Our cyber security requires major investment

The strength of the European Union is a shared value base: promoting peace, security, and respect for fundamental rights and freedoms. The defence of Western values shifted suddenly from theory into practice when Russia invaded Ukraine.

Society as a whole is becoming increasingly reliant on digital services and data. Preparedness for deviations in telecommunications and ICT systems is vital to the security of supply. Cyberattacks and incidents of various types are inevitable, but we need to be able to tackle them. It has been estimated that Finland has the cleanest telecommunications networks in the world. To keep them that way, telecommunications companies work to improve network security and make advance preparations for problems. Citizens’ trust in the security of communication networks is fundamental to telecommunications operators. 

Cyberattacks are changing the face of conflicts

It may be difficult to identify the people behind cyberattacks, making it impossible to hold them responsible for their actions. The struggle against an adversary is no longer limited to the physical domain, and international conflicts may be joined by new entities.

Russia’s military action against Ukraine, including cyberattacks, prompted an international group of hackers to launch counter-attacks against the Russian regime. If the details of the hacker collective’s results are accurate, the strikes have had a significant impact on websites and online services in Russia.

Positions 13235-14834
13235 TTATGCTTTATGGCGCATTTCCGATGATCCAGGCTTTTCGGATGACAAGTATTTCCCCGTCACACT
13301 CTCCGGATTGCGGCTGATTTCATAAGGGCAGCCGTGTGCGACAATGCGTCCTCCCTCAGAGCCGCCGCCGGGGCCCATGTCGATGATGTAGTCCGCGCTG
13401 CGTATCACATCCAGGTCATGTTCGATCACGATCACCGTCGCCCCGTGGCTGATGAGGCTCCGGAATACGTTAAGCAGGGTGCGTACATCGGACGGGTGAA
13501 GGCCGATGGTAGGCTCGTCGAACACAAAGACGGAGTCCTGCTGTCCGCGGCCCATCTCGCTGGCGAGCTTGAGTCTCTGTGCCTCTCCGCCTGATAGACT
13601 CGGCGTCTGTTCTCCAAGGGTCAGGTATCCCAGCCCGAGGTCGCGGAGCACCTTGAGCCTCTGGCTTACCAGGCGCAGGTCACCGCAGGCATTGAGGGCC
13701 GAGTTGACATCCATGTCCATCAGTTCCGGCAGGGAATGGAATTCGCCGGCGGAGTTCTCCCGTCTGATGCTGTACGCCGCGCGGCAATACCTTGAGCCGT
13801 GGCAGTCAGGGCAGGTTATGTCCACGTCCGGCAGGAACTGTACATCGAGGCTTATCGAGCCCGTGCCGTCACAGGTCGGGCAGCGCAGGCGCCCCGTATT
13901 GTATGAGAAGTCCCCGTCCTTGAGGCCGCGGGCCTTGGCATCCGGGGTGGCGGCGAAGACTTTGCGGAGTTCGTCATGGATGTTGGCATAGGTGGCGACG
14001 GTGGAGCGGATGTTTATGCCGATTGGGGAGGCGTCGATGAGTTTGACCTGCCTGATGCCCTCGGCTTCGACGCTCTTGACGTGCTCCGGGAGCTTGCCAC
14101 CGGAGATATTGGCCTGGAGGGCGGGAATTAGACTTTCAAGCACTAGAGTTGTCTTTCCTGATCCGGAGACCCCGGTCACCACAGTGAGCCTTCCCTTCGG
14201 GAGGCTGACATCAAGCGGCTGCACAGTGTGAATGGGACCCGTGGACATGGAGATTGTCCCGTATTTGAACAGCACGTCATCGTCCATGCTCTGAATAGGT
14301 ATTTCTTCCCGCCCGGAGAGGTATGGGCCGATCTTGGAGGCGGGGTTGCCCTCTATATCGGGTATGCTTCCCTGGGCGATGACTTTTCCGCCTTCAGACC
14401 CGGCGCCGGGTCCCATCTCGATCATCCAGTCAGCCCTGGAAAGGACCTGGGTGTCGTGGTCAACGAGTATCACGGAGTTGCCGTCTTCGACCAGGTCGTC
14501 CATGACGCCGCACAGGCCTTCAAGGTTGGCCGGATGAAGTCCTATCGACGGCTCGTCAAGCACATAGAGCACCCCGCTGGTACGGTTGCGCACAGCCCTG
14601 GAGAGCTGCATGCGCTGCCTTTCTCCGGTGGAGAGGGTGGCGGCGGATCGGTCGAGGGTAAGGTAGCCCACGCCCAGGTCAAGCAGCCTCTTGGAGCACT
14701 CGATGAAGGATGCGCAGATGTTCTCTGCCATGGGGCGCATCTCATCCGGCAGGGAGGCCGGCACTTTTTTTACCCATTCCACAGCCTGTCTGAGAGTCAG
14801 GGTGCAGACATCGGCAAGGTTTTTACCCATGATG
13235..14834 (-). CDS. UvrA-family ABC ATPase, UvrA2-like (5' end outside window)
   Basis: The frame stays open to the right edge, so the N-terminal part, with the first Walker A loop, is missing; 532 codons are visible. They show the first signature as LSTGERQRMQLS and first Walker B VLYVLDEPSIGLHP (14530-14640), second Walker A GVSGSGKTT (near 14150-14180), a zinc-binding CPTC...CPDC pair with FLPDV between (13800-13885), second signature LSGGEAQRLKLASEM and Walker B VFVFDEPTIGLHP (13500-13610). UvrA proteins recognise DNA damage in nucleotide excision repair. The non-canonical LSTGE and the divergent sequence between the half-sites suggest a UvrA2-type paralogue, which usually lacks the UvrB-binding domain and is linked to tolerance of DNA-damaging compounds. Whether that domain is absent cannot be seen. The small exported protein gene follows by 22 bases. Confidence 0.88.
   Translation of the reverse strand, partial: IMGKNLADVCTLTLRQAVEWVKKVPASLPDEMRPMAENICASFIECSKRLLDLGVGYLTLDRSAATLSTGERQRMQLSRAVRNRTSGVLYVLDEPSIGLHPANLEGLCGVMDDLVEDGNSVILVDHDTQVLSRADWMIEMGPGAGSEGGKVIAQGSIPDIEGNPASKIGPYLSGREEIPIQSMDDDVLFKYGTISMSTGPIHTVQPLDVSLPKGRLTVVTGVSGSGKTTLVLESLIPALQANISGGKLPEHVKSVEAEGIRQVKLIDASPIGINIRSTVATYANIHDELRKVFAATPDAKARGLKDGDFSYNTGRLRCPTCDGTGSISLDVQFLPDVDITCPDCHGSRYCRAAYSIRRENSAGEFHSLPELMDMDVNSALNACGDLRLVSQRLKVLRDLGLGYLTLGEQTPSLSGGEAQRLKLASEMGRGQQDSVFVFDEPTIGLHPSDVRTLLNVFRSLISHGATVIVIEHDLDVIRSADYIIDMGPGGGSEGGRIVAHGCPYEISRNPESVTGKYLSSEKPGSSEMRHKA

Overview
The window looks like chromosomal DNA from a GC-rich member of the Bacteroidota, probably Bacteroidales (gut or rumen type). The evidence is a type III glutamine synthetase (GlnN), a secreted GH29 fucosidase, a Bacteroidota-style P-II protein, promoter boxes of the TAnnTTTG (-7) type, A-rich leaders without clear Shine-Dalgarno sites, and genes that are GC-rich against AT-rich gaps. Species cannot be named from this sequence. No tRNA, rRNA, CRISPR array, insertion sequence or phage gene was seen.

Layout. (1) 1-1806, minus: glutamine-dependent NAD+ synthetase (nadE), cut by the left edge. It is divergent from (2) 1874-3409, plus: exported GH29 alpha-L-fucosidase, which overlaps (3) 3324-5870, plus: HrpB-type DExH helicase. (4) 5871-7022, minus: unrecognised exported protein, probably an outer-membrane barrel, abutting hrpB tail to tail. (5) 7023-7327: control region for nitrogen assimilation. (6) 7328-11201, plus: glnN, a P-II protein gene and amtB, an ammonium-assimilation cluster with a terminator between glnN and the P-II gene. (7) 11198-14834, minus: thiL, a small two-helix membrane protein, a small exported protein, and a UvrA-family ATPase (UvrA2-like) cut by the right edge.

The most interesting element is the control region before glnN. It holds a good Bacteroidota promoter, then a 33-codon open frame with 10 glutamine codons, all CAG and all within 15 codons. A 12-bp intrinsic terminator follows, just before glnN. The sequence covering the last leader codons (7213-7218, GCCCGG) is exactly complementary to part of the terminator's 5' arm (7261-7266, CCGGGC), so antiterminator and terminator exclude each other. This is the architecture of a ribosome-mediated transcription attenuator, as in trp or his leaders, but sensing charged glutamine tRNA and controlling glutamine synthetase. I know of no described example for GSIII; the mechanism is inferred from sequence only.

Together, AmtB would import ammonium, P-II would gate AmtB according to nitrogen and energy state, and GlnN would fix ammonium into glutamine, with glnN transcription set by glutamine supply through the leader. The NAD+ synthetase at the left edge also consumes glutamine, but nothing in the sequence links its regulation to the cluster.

New threats call for new approaches

Cyber security is one of the cornerstones of technological development. The EU is constantly updating its cyber legislation and expanding its scope to new sectors. Due to its geopolitical position, Finland has led the charge in cyber regulation while many other EU countries have only begun to tackle the issue in recent years.

The programme of the Finnish Government led by Prime Minister Sanna Marin includes important sections on cyber security and its development. In line with its programme, the Government has reformed the national cyber security strategy and launched its implementation. A comprehensive cyber security development programme has also been drawn up, including concrete implementation proposals. The objective is to improve cyber security over the long term and, importantly, across industry boundaries. Cyber security needs to be a part of the state’s preparedness plan, but it must do more than generate threats: it must build the capability to manage incidents and recover from them. 

Cyber security requires money

Cyber security programmes and road maps are constantly being drawn up in Finland, but resourcing and implementation are in danger of falling short. The implementation of the development programme would require annual funding of approximately EUR 6 million from 2022 to 2025. However, cyber security is not the top funding priority for the administrative branch of the Ministry of Transport and Communications this year, and Finland’s national budget does not earmark any resources for cyber development.

Constant development work and investments from all concerned are required to maintain cyber security.  Keynote speeches and road maps are not enough to ensure societal preparedness. It will require political will, adequate resources, and collaboration between multiple sectors. Making preparations for cyber security is among the normal day-to-day activities of entities in the digital sector.

Elina Ussa, Managing Director, FiCom